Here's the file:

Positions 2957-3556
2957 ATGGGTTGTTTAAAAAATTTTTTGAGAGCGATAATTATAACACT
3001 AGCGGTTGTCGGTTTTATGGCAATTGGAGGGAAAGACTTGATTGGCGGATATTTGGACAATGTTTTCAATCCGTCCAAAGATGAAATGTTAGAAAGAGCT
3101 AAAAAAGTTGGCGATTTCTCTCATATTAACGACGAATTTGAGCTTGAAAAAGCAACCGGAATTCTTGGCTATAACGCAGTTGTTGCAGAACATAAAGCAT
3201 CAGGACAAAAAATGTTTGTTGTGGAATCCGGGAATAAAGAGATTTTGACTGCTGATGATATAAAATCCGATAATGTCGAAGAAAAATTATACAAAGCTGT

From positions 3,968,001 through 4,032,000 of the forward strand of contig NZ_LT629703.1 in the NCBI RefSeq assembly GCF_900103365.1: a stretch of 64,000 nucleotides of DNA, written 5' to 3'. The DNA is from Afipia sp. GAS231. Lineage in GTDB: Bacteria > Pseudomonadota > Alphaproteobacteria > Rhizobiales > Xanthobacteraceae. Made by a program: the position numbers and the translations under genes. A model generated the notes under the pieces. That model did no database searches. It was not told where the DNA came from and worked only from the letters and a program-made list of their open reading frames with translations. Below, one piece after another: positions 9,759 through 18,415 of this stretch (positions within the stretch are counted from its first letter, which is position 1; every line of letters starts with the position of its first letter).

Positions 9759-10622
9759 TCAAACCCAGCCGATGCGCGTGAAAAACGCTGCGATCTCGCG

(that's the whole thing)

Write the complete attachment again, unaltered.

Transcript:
Positions 2957-3556
2957 ATGGGTTGTTTAAAAAATTTTTTGAGAGCGATAATTATAACACT
3001 AGCGGTTGTCGGTTTTATGGCAATTGGAGGGAAAGACTTGATTGGCGGATATTTGGACAATGTTTTCAATCCGTCCAAAGATGAAATGTTAGAAAGAGCT
3101 AAAAAAGTTGGCGATTTCTCTCATATTAACGACGAATTTGAGCTTGAAAAAGCAACCGGAATTCTTGGCTATAACGCAGTTGTTGCAGAACATAAAGCAT
3201 CAGGACAAAAAATGTTTGTTGTGGAATCCGGGAATAAAGAGATTTTGACTGCTGATGATATAAAATCCGATAATGTCGAAGAAAAATTATACAAAGCTGT

From positions 3,968,001 through 4,032,000 of the forward strand of contig NZ_LT629703.1 in the NCBI RefSeq assembly GCF_900103365.1: a stretch of 64,000 nucleotides of DNA, written 5' to 3'. The DNA is from Afipia sp. GAS231. Lineage in GTDB: Bacteria > Pseudomonadota > Alphaproteobacteria > Rhizobiales > Xanthobacteraceae. Made by a program: the position numbers and the translations under genes. A model generated the notes under the pieces. That model did no database searches. It was not told where the DNA came from and worked only from the letters and a program-made list of their open reading frames with translations. Below, one piece after another: positions 9,759 through 18,415 of this stretch (positions within the stretch are counted from its first letter, which is position 1; every line of letters starts with the position of its first letter).

Positions 9759-10622
9759 TCAAACCCAGCCGATGCGCGTGAAAAACGCTGCGATCTCGCG